The pandemic is hardening our two-tier economy. One where those at the top are doing well, but way too many Michiganders are struggling.
Low-wage workers have suffered the most since the onset of the pandemic and the forecast is that reality will last for years. This repeats the experience during and after the Great Recession.
The University of Michigan’s Research Seminar in Quantitative Economics in their The Michigan Economic Outlook For 2021–2022 detail that employment in low-wage industries initially fell to 70 percent of their pre-pandemic level and project that employment at the end of 2022 in those low-wage industries will only be 92 percent of their pre-pandemic levels.
That compares to employment in middle-wage industries initially falling to 85 percent of pre-pandemic levels and recovering to 98 percent by the end of 2022. Employment in high-wage industries initially falling to 89 percent of pre-pandemic levels and recovering to 101 percent by the end of 2022.
Prior to the pandemic 43 percent of Michigan households were unable to pay for basic necessities. That despite an economy that many described as one of the best ever. Characterized by low unemployment, decent economic growth and record profits and stock market valuations.
The 2019 Michigan economy wasn’t one of our best ever. It was a two-tier economy. There is no such thing as a good economy when four and ten households (1.6 million Michigan households––many with working adults) cannot pay for basic necessities. As is now clear, far too many of our families pre-pamdemic had not been succeeding for far too many years. If they are not succeeding, our state is not succeeding.
The preeminent reason for our two-tier economy is that the economy is producing way too many low-wage jobs. 60 percent of Michigan jobs pay less than $20 and hour.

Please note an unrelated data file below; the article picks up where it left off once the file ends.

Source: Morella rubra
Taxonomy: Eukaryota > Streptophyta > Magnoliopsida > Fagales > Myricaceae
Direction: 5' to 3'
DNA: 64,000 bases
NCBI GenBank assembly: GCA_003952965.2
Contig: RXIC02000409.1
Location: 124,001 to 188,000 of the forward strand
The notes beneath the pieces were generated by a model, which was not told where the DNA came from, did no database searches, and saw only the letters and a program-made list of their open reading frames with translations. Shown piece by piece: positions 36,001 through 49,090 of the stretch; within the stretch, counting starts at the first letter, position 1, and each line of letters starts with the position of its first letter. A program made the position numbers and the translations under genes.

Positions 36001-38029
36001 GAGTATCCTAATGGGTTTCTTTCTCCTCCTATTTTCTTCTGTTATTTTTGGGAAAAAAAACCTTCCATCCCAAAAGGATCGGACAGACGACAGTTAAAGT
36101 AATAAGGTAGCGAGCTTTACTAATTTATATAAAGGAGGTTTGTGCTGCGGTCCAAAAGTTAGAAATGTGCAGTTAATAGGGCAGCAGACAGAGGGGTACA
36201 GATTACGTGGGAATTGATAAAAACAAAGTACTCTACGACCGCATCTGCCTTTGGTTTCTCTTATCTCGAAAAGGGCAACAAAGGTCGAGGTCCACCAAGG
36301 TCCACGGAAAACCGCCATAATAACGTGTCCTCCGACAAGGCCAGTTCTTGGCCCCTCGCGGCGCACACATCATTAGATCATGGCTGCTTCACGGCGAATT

This is structural. We are not growing our way out of too many low-wage jobs. Lots of businesses that employ lots of people have business models based on low-wage workers.
The pandemic has made crystal clear that there simply are lots of tasks that need to get done that are structurally low-wage work. Everyday, in every community in Michigan, we are confronted with the vast number of low-wage workers in the leisure, hospitality and personal services industries who have lost their jobs and no longer can make ends meet. As well as those who get us food and prescription drugs and who care for us who are not only putting their lives on the line to serve us but also are struggling to pay for the necessities.
They live paycheck to paycheck not because they are irresponsibly buying “unnecessary” luxuries, but because they are in low-wage jobs that leaves them struggling to pay for the necessities. The reality is that a vast majority of those struggling economically and without an adequate safety net to deal with emergencies are hard working Michiganders. Who like us get up every day and work hard to earn a living.
That the prime reason for so many struggling is not irresponsible adults coddled by a too-generous public safety net, but rather an economy, even when it is booming, has too few jobs that pay family-sustaining wages and provides health coverage and paid leave.
The prime economic challenge of our times is having an economy that provides family-sustaining jobs––not just any job––so that all working Michigan households can raise a family and pass on a better opportunity to their children.
We can––and should––debate how to achieve an economy that benefits all. What we should not and cannot ignore is that our economy structurally is leaving too many behind. The first step in solving this problem is to recognize that this a problem that will not be fixed when the economy starts to grow again. The second step is to change our definition of economic success from a low unemployment rate to a rising household income for all. And then get to work on developing a bipartisan agenda to achieve that mission.